I was proud to get home from a five-week, 18-state trip without a single speeding ticket. Then I opened my mail to find a stern letter from the Arizona Department of Public Safety, with this photo and a citation for going 6 miles over the speed limit on the interstate:
My first response was to feel a little freaked. Clearly
the robot menace has moved from the battlefield to our highways a modest revolution in roadside camera technology has occurred since the last time I was on a cross-country road trip, with potential implications for privacy and civil liberties.
My second was to really admire the AZ system and wonder why it’s not more widely used, as it began to sink in to me how extremely effective a deterrent this experience would be next time I traveled through Arizona. We exceeded the posted speed limit numerous times on the trip (only on empty, straight roads in good driving conditions of course) but were never caught by any law enforcement officer. But this spybot caught me and asked me to pay up in a professional, timely manner, and I’ll do so and be more cautious when DIA.
Now, don’t get me wrong. I’m not a fan of overly regulated roads, largely because the weight of social science says that the more rules and and roadsigns to follow, the less drivers rely on their own judgment and the more fatalities. According to The US, for example, has 36% more traffic fatalities per capita than Britain, where the rules are simpler and more flexible.
[John Staddon, a professor of brain science and psychology at Duke University, published the long article “Distracting Miss Daisy” cited above in the Atlantic last summer. He criticizes the US traffic enforcement system for training drivers to slavishly follow signs rather than pay attention to traffic conditions:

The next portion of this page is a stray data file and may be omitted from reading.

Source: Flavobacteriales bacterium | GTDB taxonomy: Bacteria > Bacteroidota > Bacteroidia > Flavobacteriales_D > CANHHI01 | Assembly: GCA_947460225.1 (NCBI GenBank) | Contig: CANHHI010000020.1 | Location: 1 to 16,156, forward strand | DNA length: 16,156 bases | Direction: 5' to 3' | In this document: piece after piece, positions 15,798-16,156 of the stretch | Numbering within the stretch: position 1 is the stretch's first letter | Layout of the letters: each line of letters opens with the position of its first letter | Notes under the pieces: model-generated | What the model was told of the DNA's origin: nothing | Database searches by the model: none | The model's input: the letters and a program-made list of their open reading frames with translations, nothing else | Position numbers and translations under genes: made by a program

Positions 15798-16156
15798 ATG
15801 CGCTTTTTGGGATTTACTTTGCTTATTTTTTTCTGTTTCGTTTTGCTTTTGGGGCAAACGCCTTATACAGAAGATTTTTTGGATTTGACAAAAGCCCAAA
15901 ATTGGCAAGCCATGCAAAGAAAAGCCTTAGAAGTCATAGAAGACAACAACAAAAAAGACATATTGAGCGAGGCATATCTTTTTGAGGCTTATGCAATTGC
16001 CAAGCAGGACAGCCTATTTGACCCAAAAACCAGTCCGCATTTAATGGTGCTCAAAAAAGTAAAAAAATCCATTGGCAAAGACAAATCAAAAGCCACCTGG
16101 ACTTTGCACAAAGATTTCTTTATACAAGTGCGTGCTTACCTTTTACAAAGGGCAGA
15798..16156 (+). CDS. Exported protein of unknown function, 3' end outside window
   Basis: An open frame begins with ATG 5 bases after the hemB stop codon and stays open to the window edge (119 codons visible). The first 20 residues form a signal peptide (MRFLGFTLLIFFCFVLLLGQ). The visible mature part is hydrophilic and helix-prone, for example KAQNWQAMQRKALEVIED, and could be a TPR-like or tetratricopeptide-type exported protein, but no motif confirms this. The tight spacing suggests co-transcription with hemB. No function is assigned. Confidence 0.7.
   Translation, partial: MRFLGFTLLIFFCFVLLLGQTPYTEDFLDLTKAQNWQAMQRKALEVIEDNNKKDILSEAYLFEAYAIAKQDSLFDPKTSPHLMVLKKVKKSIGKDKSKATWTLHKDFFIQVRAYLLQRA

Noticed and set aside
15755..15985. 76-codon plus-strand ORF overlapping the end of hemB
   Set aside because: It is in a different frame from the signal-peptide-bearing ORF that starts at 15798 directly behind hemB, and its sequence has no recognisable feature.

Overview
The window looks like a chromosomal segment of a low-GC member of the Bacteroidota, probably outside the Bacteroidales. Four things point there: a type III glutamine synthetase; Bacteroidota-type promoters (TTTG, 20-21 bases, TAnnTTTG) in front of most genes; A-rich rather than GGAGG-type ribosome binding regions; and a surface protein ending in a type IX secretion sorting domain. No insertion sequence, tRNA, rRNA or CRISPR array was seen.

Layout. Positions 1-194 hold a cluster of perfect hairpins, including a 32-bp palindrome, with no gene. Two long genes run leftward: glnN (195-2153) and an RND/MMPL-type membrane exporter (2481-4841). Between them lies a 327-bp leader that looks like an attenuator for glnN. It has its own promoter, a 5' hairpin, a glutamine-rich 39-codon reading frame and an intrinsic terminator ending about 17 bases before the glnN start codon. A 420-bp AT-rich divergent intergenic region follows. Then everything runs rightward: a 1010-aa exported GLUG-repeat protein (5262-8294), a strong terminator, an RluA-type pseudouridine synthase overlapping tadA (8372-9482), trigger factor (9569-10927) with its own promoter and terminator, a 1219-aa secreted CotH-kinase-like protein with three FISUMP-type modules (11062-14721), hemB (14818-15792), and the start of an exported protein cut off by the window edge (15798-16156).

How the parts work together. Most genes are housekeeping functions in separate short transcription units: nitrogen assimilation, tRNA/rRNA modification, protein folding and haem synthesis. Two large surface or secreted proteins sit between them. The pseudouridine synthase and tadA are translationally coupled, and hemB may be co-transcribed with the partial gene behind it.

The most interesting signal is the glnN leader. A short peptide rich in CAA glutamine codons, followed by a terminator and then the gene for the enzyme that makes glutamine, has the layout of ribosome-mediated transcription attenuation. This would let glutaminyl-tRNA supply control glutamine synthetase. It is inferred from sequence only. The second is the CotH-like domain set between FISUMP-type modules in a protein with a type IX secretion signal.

“A particularly vexing aspect of the U.S. policy is that speed limits seem to be enforced more when speeding is safe. As a colleague once pointed out, “An empty highway on a sunny day? You’re dead meat!” A more systematic effort to train drivers to ignore road conditions can hardly be imagined. By training drivers to drive according to the signs rather than their judgment in great conditions, the American system also subtly encourages them to rely on the signs rather than judgment in poor conditions, when merely following the signs would be dangerous.”]
Nonetheless, having speed limits unenforced is probably worse than not having them at all. And an automated system is far more effective (and cost-effective) than the occasional run-in with an officer. Roads are regulated spaces, so I’m not sure the civil liberties argument applies. I can live with a ticket from Big Brother when I go 6 miles over the limit (and the heads-up of seeing myself with my eyes on my passenger instead of the road) in exchange for knowing that the other speeders – including those who actually post a risk to motorists like me – are also being given an incentive, both economic and normative, to slow down.
Not all agree; Arizona’s cameras have been the subject of criticism and even civil disobedience; a bill was even introduced earlier this year to ban the cameras. Only Maryland has initiatied a similar system; while 25 states have cameras at traffic lights, few have followed Arizona’s lead and placed spy cameras on freeways. Thoughts?